The Ocean Reference Station at 20°S, 85°W under the stratus clouds west of northern Chile is
being maintained to provide ongoing climate-quality records of surface meteorology (air-sea
fluxes of heat, freshwater, and momentum), and of upper ocean temperature, salinity, and
velocity variability. The Stratus Ocean Reference Station (ORS Stratus) is supported by the
National Oceanic and Atmospheric Administration’s (NOAA) Climate Observation Program. It
is recovered and redeployed annually, with cruises between October and December.
During the October 2007 cruise on the NOAA ship Ronald H. Brown to the ORS Stratus site, the
primary activities were recovery of the Stratus 7 WHOI surface mooring that had been deployed
in October 2006, deployment of a new (Stratus 8) WHOI surface mooring at that site; in-situ
calibration of the buoy meteorological sensors by comparison with instrumentation put on board
the ship by staff of the NOAA Earth System Research Laboratory (ESRL); and observations of
the stratus clouds and lower atmosphere by NOAA ESRL. Meteorological sensors on a buoy for
the Pacific tsunami warning system were also serviced, in collaboration with the Hydrographic
and Oceanographic Service of the Chilean Navy (SHOA). The DART (Deep-Ocean Assessment
and Reporting of Tsunami) carries IMET sensors and subsurface oceanographic instruments. A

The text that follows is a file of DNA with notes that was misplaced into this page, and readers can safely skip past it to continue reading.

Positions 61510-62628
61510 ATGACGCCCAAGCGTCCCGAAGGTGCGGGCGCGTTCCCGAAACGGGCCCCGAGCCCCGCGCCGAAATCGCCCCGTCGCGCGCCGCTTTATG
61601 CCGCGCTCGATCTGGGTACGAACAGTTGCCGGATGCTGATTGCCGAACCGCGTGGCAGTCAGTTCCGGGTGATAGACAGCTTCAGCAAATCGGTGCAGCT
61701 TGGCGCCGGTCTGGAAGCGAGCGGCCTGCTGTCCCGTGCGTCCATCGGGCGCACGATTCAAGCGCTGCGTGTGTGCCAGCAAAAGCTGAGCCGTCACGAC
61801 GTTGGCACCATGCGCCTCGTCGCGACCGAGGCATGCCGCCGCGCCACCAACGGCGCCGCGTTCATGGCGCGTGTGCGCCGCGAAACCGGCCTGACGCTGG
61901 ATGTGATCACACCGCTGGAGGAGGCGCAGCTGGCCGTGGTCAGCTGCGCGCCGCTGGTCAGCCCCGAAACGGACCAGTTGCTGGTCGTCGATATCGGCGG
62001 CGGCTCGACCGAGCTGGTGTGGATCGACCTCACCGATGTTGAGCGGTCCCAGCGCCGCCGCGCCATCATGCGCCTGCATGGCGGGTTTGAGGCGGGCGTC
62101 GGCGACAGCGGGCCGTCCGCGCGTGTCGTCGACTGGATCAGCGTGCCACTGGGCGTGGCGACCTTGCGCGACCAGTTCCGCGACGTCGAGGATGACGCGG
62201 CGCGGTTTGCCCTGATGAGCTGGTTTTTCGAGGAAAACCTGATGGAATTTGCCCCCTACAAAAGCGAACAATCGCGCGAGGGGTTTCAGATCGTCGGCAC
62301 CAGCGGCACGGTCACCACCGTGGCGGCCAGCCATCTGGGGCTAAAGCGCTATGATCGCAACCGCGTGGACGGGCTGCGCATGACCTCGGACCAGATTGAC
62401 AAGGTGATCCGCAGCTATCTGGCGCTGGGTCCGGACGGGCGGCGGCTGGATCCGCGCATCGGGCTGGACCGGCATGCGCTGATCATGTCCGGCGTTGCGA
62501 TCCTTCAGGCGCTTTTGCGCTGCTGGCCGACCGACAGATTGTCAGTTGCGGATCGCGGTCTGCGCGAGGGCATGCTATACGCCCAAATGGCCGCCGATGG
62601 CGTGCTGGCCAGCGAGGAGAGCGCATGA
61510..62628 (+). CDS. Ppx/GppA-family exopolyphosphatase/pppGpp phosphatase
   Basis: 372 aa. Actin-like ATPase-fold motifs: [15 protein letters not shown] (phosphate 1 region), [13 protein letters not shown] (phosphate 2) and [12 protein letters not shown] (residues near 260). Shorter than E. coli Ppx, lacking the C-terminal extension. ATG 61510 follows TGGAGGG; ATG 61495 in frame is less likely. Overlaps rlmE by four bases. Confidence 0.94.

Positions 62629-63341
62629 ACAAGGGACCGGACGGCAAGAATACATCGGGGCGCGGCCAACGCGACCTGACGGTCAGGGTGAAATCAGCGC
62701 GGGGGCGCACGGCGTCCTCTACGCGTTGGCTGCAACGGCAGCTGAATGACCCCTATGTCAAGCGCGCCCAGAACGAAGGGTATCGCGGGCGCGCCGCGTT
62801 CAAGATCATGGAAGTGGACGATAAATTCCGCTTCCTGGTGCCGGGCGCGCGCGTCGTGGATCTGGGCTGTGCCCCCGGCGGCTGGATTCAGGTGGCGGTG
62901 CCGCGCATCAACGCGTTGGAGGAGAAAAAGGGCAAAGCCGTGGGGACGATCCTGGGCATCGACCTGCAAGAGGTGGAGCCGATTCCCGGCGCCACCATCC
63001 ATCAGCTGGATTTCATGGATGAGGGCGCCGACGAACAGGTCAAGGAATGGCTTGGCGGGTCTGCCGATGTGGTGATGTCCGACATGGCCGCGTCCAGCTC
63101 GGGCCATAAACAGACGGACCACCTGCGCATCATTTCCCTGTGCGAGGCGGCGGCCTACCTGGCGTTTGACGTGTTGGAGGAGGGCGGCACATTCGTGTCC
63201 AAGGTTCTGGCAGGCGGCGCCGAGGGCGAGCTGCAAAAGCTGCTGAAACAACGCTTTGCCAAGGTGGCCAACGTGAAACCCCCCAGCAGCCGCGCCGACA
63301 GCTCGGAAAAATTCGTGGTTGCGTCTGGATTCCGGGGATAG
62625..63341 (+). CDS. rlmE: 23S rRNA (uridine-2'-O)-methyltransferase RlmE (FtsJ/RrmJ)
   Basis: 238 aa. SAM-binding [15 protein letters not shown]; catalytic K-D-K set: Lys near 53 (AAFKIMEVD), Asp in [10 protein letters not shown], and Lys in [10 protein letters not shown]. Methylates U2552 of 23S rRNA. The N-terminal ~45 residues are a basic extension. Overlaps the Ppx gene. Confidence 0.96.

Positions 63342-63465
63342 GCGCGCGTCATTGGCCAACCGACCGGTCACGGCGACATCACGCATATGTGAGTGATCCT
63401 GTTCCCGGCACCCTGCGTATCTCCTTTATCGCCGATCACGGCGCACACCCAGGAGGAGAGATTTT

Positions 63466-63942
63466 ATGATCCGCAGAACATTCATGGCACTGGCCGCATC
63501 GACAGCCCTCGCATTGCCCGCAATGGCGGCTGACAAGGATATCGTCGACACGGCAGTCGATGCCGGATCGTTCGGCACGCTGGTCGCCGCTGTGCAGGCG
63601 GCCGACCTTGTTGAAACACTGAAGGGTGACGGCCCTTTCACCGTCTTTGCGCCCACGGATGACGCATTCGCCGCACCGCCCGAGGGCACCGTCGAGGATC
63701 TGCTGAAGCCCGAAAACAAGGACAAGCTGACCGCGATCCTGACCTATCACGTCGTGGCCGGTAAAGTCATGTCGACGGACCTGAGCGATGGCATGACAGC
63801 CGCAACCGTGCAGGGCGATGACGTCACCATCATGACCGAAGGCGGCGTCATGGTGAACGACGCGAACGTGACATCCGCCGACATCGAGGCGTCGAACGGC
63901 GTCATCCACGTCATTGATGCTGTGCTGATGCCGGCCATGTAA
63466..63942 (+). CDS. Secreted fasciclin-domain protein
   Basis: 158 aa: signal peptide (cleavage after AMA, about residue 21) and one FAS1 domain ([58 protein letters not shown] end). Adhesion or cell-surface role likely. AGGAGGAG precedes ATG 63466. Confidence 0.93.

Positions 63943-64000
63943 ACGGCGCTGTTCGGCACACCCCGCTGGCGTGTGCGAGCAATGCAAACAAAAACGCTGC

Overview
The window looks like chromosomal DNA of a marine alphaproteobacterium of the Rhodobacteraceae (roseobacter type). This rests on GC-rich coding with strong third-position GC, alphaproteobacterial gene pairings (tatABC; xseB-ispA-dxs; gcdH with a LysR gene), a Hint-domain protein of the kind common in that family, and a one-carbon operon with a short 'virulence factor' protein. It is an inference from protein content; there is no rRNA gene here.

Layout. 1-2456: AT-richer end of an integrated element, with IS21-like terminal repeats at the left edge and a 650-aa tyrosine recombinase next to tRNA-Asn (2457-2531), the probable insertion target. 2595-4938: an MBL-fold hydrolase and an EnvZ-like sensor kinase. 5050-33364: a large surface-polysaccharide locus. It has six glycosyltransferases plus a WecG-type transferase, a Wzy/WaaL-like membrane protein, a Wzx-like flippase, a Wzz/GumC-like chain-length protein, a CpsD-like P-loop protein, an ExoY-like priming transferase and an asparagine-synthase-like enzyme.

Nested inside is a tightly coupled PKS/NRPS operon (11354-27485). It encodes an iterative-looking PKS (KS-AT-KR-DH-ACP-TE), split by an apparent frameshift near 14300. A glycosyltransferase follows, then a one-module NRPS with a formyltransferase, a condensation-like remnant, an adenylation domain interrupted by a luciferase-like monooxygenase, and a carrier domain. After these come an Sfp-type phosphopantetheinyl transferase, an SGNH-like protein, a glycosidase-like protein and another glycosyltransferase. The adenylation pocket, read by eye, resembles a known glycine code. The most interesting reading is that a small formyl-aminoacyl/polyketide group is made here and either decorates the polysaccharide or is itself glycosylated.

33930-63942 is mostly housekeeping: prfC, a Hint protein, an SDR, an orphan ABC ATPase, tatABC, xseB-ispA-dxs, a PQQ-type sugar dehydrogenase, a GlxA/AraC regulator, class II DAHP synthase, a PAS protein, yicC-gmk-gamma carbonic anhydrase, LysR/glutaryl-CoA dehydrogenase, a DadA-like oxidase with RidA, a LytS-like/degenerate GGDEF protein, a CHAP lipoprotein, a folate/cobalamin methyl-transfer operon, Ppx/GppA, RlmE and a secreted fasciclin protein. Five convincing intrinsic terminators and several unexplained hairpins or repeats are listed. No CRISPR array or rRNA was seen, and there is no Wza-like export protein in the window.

new DART II buoy was deployed north of the STRATUS buoy, by personnel from the National
Data Buoy Center (NDBC) Argo floats and drifters were launched, and CTD casts carried out
during the cruise.
The ORS Stratus buoys are equipped with two Improved Meteorological (IMET) systems, which
provide surface wind speed and direction, air temperature, relative humidity, barometric
pressure, incoming shortwave radiation, incoming longwave radiation, precipitation rate, and sea
surface temperature. Additionally, the Stratus 8 buoy received a partial pressure of CO2 detector
from the Pacific Marine Environmental Laboratory (PMEL). IMET data are made available in
near real time using satellite telemetry. The mooring line carries instruments to measure ocean
salinity, temperature, and currents.
The ESRL instrumentation used during the 2007 cruise included cloud radar, radiosonde
balloons, and sensors for mean and turbulent surface meteorology. Finally, the cruise hosted a
teacher participating in NOAA’s Teacher at Sea Program.